Now a days a novel eye detection system has been designed.
April 5, 2022

This non-invasive technology has multiple applications in areas such as security and health.

Researchers from the ‘Integrated Systems Engineering’ group of the E.T.S. I of Telecommunications of the University of Malaga, specialized in artificial vision and assistive robotics, have designed this new system that can capture clear images of the iris at a distance of two meters and without the need for the person to stop.

This is an important step in the development of non-invasive biometric identification systems for iris recognition, as it adds greater processing capacity, with lower energy consumption and, in addition, it has managed to reduce the physical size of the system, which becomes an embedded system with a single camera, with very high resolution, instead of several cameras connected to their respective computers.

“It‘s main advantage is that it works with the person in motion and at a distance of two meters, also it does not require the person to stop in front of the camera to be identified, but is able to capture the iris while walking,” says UMA engineer Adrián Romero, one of the authors of the study.

Likewise, the expert explains that the eye detection system developed can analyze more than 700 images per second, although, due to subsequent filtering and evaluation steps, the rate is reduced to about 88 images per second. “It must be taken into account that the previous system worked with only twenty images, so the quantitative leap is enormous,” adds Professor Antonio Bandera Rubio, a member of this R+D+i group at the UMA.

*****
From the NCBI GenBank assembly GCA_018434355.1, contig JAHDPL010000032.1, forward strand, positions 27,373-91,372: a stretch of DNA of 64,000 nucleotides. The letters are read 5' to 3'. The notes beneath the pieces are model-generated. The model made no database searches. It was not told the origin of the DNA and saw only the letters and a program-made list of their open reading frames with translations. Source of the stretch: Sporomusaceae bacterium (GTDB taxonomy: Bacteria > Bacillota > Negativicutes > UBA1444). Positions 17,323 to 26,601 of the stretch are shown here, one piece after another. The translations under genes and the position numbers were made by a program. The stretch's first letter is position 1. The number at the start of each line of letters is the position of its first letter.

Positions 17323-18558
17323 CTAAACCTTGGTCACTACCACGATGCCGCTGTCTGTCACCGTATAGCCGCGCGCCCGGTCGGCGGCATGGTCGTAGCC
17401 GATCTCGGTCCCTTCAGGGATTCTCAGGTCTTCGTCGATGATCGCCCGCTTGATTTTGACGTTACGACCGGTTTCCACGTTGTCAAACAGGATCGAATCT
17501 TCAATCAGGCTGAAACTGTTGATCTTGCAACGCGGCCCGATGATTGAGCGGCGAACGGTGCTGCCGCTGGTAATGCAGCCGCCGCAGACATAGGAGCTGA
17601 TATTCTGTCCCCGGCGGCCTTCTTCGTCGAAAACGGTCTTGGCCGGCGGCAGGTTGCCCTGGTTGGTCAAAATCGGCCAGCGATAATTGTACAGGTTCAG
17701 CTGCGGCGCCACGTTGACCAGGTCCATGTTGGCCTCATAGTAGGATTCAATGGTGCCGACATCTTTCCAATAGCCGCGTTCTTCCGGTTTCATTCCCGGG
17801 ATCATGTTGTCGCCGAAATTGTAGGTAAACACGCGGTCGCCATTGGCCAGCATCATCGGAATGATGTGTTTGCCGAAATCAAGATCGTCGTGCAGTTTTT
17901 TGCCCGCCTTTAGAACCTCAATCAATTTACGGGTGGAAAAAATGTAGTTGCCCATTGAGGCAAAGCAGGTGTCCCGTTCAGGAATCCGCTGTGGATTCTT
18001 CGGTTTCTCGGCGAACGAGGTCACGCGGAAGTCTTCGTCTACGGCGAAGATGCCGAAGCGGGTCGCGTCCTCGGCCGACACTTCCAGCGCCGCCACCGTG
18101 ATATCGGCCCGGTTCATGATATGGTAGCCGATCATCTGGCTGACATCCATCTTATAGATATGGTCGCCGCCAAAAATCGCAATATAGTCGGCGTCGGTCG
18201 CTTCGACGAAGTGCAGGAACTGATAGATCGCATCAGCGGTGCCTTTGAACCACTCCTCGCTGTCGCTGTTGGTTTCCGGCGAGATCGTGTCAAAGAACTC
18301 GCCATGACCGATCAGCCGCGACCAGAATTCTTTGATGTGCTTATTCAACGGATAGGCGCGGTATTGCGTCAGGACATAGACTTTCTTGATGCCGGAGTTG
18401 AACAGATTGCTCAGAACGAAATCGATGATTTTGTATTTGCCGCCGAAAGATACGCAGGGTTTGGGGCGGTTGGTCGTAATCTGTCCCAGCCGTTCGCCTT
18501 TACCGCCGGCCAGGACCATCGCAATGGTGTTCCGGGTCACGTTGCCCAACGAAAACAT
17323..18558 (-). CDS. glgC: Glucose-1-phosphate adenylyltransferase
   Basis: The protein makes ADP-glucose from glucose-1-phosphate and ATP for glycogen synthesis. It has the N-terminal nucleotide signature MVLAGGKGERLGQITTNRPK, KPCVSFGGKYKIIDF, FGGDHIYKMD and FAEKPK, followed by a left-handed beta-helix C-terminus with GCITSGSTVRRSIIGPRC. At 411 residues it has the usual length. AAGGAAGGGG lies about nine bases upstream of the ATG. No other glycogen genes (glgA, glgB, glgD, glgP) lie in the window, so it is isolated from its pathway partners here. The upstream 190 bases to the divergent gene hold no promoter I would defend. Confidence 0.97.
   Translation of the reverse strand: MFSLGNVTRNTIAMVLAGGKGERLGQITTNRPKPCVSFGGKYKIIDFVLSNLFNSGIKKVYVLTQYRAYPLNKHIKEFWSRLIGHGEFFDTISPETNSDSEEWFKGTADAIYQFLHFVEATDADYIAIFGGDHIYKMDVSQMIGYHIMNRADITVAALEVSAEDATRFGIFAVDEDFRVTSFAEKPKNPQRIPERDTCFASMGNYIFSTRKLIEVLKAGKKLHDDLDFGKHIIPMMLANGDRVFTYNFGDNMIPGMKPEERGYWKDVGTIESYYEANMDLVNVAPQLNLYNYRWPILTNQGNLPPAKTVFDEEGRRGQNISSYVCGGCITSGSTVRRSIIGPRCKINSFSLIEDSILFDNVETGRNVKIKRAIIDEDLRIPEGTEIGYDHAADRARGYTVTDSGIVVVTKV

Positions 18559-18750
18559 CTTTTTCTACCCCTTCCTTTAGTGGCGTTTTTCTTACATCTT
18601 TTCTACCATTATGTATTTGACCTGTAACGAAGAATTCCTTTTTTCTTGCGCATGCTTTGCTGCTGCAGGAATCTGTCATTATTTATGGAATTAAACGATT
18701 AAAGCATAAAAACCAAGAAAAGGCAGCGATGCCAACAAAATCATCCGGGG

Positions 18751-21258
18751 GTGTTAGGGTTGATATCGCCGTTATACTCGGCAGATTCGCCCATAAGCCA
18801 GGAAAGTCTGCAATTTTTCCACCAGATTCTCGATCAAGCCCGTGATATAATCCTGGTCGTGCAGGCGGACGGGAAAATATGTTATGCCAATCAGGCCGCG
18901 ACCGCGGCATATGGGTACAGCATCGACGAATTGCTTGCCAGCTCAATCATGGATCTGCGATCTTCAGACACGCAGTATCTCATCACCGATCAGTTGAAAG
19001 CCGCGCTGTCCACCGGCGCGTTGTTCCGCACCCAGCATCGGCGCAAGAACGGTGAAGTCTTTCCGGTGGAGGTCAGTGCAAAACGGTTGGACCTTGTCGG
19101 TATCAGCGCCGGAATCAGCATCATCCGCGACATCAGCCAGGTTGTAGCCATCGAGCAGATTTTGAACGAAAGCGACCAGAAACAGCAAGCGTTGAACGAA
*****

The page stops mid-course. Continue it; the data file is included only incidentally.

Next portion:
This work has recently been published in the scientific journal ‘Expert Systems with Applications’ and is part of an architecture for biometric identification based on iris recognition that, for more than a decade, has been developed with the company ‘SHS Consultores’ from transfer contracts managed by the OTRI of the UMA.

Its commercial implementation is the next objective, seeking to convert the iris into the new fingerprint, thus facilitating security in access or capacity controls and always in spaces where surveillance is previously specified.